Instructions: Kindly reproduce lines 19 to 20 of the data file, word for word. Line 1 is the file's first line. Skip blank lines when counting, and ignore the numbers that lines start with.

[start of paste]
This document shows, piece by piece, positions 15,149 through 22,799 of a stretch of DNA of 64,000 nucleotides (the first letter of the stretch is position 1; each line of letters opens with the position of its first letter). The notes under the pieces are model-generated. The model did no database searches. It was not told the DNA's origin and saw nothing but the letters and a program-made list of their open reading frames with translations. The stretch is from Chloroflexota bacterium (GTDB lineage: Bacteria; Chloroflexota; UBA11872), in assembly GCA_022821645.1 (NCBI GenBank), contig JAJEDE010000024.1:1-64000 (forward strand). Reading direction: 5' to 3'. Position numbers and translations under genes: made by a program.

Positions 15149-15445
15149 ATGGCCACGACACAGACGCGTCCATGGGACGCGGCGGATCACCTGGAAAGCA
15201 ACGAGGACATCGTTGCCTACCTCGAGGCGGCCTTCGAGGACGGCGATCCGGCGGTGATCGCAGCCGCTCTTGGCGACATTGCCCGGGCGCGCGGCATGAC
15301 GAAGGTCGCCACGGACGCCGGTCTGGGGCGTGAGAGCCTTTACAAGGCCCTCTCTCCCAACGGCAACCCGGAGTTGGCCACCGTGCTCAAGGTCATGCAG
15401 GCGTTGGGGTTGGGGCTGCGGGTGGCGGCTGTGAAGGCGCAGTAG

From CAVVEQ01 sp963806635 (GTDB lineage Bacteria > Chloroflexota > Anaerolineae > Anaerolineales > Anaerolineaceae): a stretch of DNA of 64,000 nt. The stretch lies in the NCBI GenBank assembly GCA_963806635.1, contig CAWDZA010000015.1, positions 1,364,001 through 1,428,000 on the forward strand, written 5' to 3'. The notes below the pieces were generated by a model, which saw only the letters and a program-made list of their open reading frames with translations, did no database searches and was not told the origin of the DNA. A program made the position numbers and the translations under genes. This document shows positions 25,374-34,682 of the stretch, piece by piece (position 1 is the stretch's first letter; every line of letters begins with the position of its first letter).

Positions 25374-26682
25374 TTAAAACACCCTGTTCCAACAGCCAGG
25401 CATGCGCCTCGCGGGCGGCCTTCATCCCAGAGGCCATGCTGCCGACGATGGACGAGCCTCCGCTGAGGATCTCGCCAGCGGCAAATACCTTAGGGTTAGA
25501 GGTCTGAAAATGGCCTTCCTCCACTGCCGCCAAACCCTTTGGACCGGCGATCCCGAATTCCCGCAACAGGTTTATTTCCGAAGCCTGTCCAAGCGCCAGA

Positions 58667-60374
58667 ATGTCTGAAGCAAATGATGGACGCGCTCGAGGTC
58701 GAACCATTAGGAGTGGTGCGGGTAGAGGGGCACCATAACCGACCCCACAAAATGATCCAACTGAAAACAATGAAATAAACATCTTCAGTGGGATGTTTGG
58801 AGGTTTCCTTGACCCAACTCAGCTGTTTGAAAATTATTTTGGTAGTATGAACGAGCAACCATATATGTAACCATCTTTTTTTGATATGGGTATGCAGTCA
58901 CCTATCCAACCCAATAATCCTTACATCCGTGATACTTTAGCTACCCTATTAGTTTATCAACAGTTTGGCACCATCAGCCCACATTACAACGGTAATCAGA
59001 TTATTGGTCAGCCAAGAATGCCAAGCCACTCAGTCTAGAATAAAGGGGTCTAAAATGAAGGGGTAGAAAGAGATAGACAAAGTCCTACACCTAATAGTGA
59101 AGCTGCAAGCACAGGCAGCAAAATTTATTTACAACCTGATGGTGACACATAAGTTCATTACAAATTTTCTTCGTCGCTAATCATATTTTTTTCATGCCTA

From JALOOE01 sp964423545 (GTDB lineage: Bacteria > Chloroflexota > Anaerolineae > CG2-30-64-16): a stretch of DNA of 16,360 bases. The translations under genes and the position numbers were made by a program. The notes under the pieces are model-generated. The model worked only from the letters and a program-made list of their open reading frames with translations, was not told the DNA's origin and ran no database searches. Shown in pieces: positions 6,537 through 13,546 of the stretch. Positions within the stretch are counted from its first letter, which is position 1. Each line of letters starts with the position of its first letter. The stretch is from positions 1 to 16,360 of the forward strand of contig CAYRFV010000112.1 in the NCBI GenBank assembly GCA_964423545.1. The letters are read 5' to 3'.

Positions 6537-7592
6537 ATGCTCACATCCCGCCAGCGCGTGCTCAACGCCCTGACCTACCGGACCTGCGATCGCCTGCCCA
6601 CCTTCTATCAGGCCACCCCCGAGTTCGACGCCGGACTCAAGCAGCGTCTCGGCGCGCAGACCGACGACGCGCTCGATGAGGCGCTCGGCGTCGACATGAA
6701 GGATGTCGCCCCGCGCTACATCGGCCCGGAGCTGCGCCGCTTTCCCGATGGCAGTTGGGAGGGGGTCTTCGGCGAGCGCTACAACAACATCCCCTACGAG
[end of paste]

From JALOOE01 sp964423545 (GTDB lineage: Bacteria > Chloroflexota > Anaerolineae > CG2-30-64-16): a stretch of DNA of 16,360 bases. The translations under genes and the position numbers were made by a program. The notes under the pieces are model-generated. The model worked only from the letters and a program-made list of their open reading frames with translations, was not told the DNA's origin and ran no database searches. Shown in pieces: positions 6,537 through 13,546 of the stretch. Positions within the stretch are counted from its first letter, which is position 1. Each line of letters starts with the position of its first letter. The stretch is from positions 1 to 16,360 of the forward strand of contig CAYRFV010000112.1 in the NCBI GenBank assembly GCA_964423545.1. The letters are read 5' to 3'.

Positions 6537-7592